06 Jul 2009
Shire has filed a treatment protocol for velaglucerase alfa for Gaucher Disease
06 Jul 2009 - Lexington, Massachusetts, US – Shire plc (LSE: SHP, NASDAQ: SHPGY), the global specialty biopharmaceutical company, announces that, at the request of the FDA, in view of a potential restriction on the availability of the current approved and marketed treatment for Gaucher Disease patients, it has filed a treatment protocol for velaglucerase alfa, its enzyme replacement therapy in development for the treatment of Gaucher Disease.
If approved by the FDA, the treatment protocol would allow physicians to treat Gaucher Disease patients with velaglucerase alfa ahead of commercial availability in the US. Under the conditions of the treatment protocol, Shire would provide velaglucerase alfa free of charge initially, in order to provide access to patients as quickly as possible.
Velaglucerase alfa is made with Shire’s proprietary technology, in a human cell line. The enzyme produced has the exact human amino acid sequence and carries a human glycosylation pattern.
Shire has sufficient supply of velaglucerase alfa to meet anticipated patient demand.
Shire is working with the FDA to file a New Drug Application (NDA) for velaglucerase alfa as early as possible.
Shire will provide further updates when available via press releases and/or its website (www.shire.com) on its progress with its discussions with the FDA and other regulatory bodies about the development of velaglucerase alfa as an alternative choice for Gaucher Disease patients.
Background on Gaucher Disease
Gaucher Disease is an autosomal recessive disease and the most prevalent Lysosomal Storage Disorder (LSD), with an incidence of about 1 in 20,000 live births. Despite the fact that Gaucher Disease consists of a phenotype, with varying degrees of severity, it has been sub-divided in three subtypes according to the presence or absence of neurological involvement. It is also the most common genetic disease affecting Ashkenazi Jewish people (Eastern, Central and Northern European ancestry), with a carrier frequency of 1 in 10 (Dr. John Barranger and Dr. Ed Ginns 1989). This panethnic disease involves many organ systems, such as liver, spleen, lungs, brain, metabolism and bone marrow.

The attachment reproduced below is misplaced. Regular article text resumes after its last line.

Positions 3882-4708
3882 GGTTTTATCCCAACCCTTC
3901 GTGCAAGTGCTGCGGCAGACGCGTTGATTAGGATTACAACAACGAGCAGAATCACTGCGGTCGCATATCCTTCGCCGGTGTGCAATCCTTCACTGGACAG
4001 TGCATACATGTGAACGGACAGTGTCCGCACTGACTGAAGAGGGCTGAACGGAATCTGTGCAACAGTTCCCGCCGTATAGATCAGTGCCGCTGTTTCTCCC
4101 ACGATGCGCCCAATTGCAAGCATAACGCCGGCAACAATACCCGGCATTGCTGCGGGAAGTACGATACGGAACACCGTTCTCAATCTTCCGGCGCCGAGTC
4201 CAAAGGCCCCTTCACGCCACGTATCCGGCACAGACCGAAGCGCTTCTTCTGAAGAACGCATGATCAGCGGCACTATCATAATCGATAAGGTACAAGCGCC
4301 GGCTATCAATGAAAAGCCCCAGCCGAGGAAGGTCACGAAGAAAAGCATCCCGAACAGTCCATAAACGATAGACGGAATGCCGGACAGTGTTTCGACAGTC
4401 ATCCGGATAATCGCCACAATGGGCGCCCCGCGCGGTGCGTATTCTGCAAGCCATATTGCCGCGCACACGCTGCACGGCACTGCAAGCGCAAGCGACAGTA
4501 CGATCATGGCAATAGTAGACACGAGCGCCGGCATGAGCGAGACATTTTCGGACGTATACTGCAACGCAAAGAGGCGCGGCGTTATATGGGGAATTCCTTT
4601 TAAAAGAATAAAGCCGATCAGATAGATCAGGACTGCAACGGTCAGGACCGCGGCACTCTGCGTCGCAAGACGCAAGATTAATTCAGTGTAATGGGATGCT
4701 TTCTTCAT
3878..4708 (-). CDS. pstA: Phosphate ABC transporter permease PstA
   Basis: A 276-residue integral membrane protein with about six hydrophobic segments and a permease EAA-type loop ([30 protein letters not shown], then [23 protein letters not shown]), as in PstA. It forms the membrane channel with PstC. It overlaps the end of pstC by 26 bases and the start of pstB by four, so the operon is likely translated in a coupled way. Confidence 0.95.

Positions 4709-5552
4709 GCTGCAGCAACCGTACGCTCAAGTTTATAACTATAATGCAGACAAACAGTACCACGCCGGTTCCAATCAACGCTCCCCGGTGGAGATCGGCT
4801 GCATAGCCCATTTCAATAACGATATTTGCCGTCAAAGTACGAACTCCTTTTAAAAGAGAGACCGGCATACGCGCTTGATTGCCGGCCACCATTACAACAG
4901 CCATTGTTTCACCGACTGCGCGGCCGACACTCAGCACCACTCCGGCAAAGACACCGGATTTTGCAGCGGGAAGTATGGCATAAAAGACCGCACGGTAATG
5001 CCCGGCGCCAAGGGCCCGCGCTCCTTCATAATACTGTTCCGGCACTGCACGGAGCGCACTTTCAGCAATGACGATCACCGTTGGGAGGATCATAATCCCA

Gaucher Disease results from a specific enzyme deficiency in the body, caused by a genetic mutation received from both parents. The disease course is quite variable, ranging from no outward symptoms to severe disability and death. Carrier status can be detected through blood or saliva to identify potential carriers of the Gaucher gene. Gaucher Disease can be diagnosed early through a blood test.
For further information please contact:
Cléa Rosenfeld (Rest of the World) +44 1256 894 160
Eric Rojas (North America) +1 617 551 9715
Jessica Mann (Rest of the World) +44 1256 894 280
Jessica Cotrone (North America) +1 617 613 4640
Notes to editors
Shire’s strategic goal is to become the leading specialty biopharmaceutical company that focuses on meeting the needs of the specialist physician. Shire focuses its business on attention deficit hyperactivity disorder (ADHD), human genetic therapies (HGT) and gastrointestinal (GI) diseases as well as opportunities in other therapeutic areas to the extent they arise through acquisitions. Shire’s in-licensing, merger and acquisition efforts are focused on products in specialist markets with strong intellectual property protection and global rights. Shire believes that a carefully selected and balanced portfolio of products with strategically aligned and relatively small-scale sales forces will deliver strong results.
For further information on Shire, please visit the Company’s website: www.shire.com.
"SAFE HARBOR" STATEMENT UNDER THE PRIVATE SECURITIES LITIGATION REFORM ACT OF 1995
Statements included herein that are not historical facts are forward-looking statements. Such forward-looking statements involve a number of risks and uncertainties and are subject to change at any time. In the event such risks or uncertainties materialize, the Company’s results could be materially adversely affected. The risks and uncertainties include, but are not limited to, risks associated with: the inherent uncertainty of research, development, approval, reimbursement, manufacturing and commercialization of the Company’s Specialty Pharmaceutical and Human Genetic Therapies products, as well as the ability to secure and integrate new products for commercialization and/or development; government regulation of the Company’s products; the Company’s ability to manufacture its products in sufficient quantities to meet demand; the impact of competitive therapies on the Company’s products; the Company’s ability to register, maintain and enforce patents and other intellectual property rights relating to its products; the Company’s ability to obtain and maintain government and other third-party reimbursement for its products; and other risks and uncertainties detailed from time to time in the Company’s filings with the Securities and Exchange Commission.